CHARLOTTE, N.C. (1/20/15)--Credit unions nationwide have seen member business lending growth climb in recent years, and that trend has pushed a number of them close to the 12.25% limit of total assets the Credit Union Membership Access Act won't allow them to overstep.
In line with the view of the Credit Union National Association, which has led efforts to urge lawmakers to raise the MBL cap, a number of credit unions in North Carolina edging closer to the cap would like to see a change. CUNA backs legislation that would raise the cap to 27.5% of total assets.
"We are going to hit the cap," Marc Schaefer, president/CEO, Truliant FCU, Winston Salem, with $1.7 billion in assets, told the Charlotte Business Journal (Jan. 16). "It could take us two more years."
At $1.7 billion in assets, Truliant faces a business lending cap of $216 million. Truliant currently has a portfolio of $146 million in small business loans, according to the Charlotte Business Journal.
Nationally, business loans continue to consume more of overall credit union loan portfolios as well. At the end of 2013, business loans comprised 7.25% of all credit union loans. Through the first nine months of 2014 they made up 7.36%, according to numbers from CUNA.
"You can't add talent or resources beyond what that cap is," Schaefer said. "It's a concern for us because as the businesses we work with become successful, we might not be able to help them. The cap does inhibit building that business."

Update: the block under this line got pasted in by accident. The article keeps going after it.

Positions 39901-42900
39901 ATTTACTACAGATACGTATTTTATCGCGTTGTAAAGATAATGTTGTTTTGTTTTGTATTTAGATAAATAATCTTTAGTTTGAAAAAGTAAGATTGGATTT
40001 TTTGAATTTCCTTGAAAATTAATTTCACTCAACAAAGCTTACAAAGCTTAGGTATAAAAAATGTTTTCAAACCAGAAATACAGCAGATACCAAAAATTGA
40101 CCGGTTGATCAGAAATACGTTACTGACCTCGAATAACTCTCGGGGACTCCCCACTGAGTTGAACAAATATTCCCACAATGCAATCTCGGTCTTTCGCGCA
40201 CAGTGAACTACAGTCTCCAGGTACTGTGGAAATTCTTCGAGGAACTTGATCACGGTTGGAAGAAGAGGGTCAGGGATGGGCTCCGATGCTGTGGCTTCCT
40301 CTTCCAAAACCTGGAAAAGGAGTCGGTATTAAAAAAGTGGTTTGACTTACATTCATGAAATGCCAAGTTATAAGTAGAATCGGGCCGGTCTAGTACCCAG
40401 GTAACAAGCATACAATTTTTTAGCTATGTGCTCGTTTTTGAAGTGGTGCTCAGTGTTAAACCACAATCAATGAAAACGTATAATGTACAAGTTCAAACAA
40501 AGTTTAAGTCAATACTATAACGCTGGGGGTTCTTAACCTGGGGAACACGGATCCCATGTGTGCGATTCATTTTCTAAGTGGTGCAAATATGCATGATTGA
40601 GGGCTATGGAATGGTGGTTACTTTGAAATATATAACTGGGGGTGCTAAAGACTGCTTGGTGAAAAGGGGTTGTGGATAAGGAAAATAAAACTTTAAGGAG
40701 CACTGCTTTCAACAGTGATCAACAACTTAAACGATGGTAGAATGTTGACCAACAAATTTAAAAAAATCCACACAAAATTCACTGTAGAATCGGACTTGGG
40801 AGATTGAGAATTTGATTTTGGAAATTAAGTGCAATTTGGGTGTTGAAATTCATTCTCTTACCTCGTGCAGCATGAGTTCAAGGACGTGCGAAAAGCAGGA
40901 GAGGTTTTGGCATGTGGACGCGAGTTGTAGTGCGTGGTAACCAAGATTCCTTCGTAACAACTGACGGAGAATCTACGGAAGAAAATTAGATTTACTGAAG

Rob Thomas, vice president of commercial banking for Allegacy FCU, Winston Salem, with $1.1 billion in assets, told the Business Journal that it's important for credit unions to be competitive in the market because big banks continue to cannibalize community banks, stripping communities of the relationship banking for which business are often looking.
"You don't have much relationship banking out there, and that's the business credit unions are in," Thomas said.
The cap also can keep credit unions out of the marketplace entirely, the Business Journal found, as it reported that Sharonview FCU, Fort Mill, S.C., with $1 billion in assets, and Founders FCU, Lancaster, S.C., with $1.7 billion in assets, have decided not to offer business loans.
Schaefer hopes the issue will again be brought to Congress to provide relief to credit unions looking to expand in the market, but can't under the current lending limit.
And it may not only be the credit union movement whose voice will be heard.
"Ultimately, small businesses will go to Congress to ask why they can't do business in their community," Schaefer told the Business Journal. "There should be a limit, but right now it's too low."